European science in the Middle Ages

For most medieval scholars, who believed that God created the universe according to geometric and harmonic principles, science:– particularly geometry and astronomy:– was linked directly to the divine. To seek these principles, therefore, would be to seek God.

European science in the Middle Ages comprised the study of nature, mathematics and natural philosophy in medieval Europe. Following the fall of the Western Roman Empire and the decline in knowledge of Greek, Christian Western Europe was cut off from an important source of ancient learning. Although a range of Christian clerics and scholars from Isidore and Bede to Jean Buridan and Nicole Oresme maintained the spirit of rational inquiry, Western Europe would see a period of scientific decline during the Early Middle Ages. However, by the time of the High Middle Ages, the region had rallied and was on its way to once more taking the lead in scientific discovery. Scholarship and scientific discoveries of the Late Middle Ages laid the groundwork for the Scientific Revolution of the Early Modern Period.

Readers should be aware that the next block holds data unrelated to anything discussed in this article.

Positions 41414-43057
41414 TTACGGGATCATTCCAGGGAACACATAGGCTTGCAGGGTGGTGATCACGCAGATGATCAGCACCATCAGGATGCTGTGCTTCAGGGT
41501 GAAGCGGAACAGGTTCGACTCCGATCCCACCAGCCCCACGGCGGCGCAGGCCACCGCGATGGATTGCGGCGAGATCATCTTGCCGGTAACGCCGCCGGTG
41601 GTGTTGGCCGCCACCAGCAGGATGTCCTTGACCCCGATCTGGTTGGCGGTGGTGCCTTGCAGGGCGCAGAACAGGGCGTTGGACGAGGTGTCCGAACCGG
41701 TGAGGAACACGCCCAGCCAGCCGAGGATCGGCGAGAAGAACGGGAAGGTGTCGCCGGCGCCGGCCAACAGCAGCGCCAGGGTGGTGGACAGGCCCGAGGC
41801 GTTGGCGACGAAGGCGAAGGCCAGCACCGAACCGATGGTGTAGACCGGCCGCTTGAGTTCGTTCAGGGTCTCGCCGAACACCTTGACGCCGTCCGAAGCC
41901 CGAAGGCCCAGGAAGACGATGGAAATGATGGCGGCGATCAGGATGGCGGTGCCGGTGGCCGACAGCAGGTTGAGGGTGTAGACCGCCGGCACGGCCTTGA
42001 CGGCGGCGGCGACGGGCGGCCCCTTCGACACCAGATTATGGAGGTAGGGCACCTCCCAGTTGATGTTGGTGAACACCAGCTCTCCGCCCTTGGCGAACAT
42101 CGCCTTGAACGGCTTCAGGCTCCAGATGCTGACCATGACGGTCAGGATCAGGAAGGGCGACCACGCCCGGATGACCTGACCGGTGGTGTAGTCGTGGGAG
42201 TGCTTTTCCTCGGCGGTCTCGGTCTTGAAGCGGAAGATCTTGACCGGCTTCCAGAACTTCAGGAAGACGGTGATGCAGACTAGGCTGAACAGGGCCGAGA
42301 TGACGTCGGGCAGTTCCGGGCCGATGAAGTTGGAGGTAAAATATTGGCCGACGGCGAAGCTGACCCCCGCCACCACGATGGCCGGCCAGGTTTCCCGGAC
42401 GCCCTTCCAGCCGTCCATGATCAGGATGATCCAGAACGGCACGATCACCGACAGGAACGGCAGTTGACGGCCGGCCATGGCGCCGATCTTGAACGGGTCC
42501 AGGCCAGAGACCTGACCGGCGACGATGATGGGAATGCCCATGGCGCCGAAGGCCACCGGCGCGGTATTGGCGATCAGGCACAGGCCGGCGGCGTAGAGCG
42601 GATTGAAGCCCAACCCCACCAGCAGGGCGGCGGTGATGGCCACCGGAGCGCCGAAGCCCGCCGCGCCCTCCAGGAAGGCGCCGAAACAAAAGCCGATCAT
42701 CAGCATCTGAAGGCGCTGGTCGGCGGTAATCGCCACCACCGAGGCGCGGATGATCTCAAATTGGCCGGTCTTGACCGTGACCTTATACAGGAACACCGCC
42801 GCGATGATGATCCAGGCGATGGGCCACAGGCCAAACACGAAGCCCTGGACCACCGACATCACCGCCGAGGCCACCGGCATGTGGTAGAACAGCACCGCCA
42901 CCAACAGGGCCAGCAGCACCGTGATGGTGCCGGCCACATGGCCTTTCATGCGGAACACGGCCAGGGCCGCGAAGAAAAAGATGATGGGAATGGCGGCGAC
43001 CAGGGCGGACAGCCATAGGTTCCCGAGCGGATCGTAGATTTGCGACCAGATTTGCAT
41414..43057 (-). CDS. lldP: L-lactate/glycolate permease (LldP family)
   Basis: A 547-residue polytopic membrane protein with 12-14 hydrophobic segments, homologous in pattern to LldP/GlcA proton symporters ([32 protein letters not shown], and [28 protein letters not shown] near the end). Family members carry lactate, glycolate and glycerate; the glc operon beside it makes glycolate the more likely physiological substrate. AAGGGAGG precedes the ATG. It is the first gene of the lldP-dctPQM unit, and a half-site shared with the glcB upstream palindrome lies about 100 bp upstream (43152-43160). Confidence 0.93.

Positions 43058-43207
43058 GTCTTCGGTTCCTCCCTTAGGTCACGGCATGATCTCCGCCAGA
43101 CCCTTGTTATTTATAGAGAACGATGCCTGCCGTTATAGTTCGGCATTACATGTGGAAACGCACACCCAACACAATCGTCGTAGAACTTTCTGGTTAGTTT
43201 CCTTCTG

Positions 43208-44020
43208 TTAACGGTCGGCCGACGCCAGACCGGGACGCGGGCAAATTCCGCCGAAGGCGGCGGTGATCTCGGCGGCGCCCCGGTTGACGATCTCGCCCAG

According to Pierre Duhem, who founded the academic study of medieval science as a critique of the Enlightenment-positivist theory of a 17th-century anti-Aristotelian and anticlerical scientific revolution, the various conceptual origins of that alleged revolution lay in the 12th to 14th centuries, in the works of churchmen such as Thomas Aquinas and Buridan.

In the context of this article, "Western Europe" refers to the European cultures bound together by the Catholic Church and the Latin language.

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